By Amelia Kent
The dog days of summer will quickly turn to fall over the next few months, and our crops and calves are maturing with the same rapidity. As combines are rolling in other parts of the state and throughout the country, cattle producers like myself are gathering our cattle for weaning and shipping. In spite of the very long, hot, busy days, I believe harvest and shipping time for farmers and ranchers alike might be one of our proudest times of the year. I don’t say this lightly, as farmers and ranchers tend to be a very humble sort. Yet, we’ve worked tirelessly, bled and sweat to produce our crop. We have something tangible to show for it as we take those efforts to market.
Whether in the lines at the mill or standing outside the corral waiting on cattle to be sorted (and plenty of other examples as well), this time of year is the perfect opportunity to witness farmers talking about themselves. Where the usual topics might be how wet the spring and summer has been, the wildfires out west, and market prices, this is the rare time farmers are talking about their harvest conditions, crop year, yields, weights and prices.
Quite recently I had the opportunity to walk up to one of those same personal conversations a neighbor was having with my husband. This neighbor is the patriarch of a family full of three generations of cattle producers. Every August we have the privilege of helping them ship their cattle, and they return the favor to us a few weeks later. This particular conversation was during shipping and had a reminiscent tone, as that family leader was describing how he’s made a good life farming, he’s bought land, and the cattle business has treated him and his family well. Usually our conversations with him revolve around the cattle market and our shared appreciation for buckskin horses, but this particular day he was telling his story. And what a grand story his is to have built his livelihood and family around a cattle business he loves so deeply!
When I talk to farmer friends of mine about telling their own story, the response is often a very bashful glance at their feet, sometimes a smirk or a side-grin, and a dismissive comment along the lines that they’re not that egotistical and self-absorbed. When I talk about farmers with non-farmer friends of mine who live in urban and suburban settings, I get the impression many of them envision us with imagery similar to the American Gothic painting from the 1930s - the older woman and man standing beside each other; he’s wearing overalls under a coat and holding a pitchfork and she’s dressed equally plainly. These same non-farmer friends are incredibly intelligent, well-educated and are consumers. In addition to consuming foods and fibers we produce, they’re also consumers of information in all forms of media. Yet, much of the information they’re consuming about American food and agriculture is full of partial and misinformation about people like us: the farmers behind those crops, meats and fibers.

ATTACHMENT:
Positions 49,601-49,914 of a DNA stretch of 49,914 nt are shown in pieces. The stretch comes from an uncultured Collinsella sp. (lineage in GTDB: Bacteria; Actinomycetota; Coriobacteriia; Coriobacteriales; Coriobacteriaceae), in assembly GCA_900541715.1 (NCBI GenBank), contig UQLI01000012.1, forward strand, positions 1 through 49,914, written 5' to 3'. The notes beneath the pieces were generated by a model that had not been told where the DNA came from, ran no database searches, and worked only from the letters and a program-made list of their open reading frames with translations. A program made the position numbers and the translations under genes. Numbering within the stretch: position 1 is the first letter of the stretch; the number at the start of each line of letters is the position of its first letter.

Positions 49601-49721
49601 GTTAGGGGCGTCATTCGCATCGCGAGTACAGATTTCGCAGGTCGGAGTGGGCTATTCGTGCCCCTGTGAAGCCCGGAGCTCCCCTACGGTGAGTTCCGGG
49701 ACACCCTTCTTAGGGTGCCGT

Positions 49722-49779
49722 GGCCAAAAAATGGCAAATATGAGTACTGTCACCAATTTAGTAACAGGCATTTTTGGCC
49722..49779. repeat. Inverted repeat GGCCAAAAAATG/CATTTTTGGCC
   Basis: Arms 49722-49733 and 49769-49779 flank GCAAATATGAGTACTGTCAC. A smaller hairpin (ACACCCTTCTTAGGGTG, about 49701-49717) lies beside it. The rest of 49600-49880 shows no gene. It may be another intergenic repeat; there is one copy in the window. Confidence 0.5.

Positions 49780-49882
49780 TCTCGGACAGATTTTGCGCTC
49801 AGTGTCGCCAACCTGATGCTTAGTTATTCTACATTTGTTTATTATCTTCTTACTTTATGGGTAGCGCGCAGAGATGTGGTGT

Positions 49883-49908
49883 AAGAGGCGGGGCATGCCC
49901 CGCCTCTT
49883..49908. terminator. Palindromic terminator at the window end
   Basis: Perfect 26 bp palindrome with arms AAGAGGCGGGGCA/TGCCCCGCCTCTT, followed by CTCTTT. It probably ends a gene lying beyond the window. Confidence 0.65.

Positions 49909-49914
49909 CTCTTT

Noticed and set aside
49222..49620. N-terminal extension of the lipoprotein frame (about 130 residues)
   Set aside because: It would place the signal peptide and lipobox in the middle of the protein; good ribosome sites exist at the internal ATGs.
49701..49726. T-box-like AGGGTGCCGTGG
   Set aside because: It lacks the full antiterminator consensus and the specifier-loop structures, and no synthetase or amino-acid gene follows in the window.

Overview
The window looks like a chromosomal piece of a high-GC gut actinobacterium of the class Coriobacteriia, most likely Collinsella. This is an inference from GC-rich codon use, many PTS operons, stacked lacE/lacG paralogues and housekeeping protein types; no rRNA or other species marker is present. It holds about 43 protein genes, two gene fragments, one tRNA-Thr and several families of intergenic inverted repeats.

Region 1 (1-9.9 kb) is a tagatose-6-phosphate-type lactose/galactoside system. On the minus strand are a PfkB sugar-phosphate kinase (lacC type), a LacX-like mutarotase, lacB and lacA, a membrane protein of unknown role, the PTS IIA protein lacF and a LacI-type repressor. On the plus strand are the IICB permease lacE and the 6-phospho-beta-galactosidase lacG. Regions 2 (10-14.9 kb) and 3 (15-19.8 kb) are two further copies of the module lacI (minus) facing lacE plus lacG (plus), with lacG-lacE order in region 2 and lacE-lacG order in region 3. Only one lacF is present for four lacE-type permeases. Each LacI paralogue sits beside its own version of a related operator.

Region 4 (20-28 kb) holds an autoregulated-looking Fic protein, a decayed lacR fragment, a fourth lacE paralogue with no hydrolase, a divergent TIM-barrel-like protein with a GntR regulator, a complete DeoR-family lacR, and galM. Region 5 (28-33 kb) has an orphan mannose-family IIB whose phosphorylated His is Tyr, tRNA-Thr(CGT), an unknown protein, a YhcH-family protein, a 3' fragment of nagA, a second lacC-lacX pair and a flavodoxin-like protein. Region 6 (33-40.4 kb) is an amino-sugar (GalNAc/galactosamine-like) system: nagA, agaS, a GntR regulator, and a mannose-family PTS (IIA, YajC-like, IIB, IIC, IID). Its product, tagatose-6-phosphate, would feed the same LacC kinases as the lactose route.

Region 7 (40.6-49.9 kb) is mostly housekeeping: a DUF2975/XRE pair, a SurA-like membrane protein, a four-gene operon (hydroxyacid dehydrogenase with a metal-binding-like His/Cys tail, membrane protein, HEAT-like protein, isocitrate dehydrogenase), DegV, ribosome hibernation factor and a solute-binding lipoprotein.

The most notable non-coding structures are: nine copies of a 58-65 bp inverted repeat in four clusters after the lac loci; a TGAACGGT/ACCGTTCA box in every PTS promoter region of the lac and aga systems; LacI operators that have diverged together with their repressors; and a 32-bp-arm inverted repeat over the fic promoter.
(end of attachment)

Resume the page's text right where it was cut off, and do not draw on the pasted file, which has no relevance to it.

I’ve had the honor of meeting farmers and ranchers throughout the country that are some of the most thoughtful, innovative people I know. Given the market conditions in which we farm, we have to be innovative to continue to be viable. Another crucial component to our viability is telling our stories, whether to our policy makers, our neighbors, or those same consumers who think we look like the American Gothic couple. After all, if we don’t tell our own amazing stories, someone else will. Woven into those reports will be agendas and messaging very different than our awesome stories – personal narratives in the first person!
Storytelling comes in many forms and fashions. There isn’t a perfect, molded way to tell your story, and there are also various types of engagement and involvement through which to tell your story. Social media is a great, easy way to start with that story and can be as simple as pictures of happy cattle grazing and lush crops growing. If you happen to be marketing your own products in alternative manners, social media can even help spread that information. Leadership programs also are a great avenue to help develop your leadership qualities and shape your advocacy voice. The LSU AgLeadership Program is an excellent, lifelong resource, and applications for the incoming class are due September 6, 2017. There are similar programs offered through farmer and industry organizations. If I can share only one thing with you, it is this: if you’re not at the table you’re on the menu.
Amelia Kent and her husband, Russell, raise beef cattle and hay in East Feliciana Parish. Amelia is a past chair of Louisiana’s Young Farmers and Ranchers Committee, is currently a member of the - Partners in Advocacy Leadership program with AFBF, and serves on the Cattlemen’s Beef Board. Find them on Facebook at Kent Farms; or on Instagram and Twitter @kentfarms_la.
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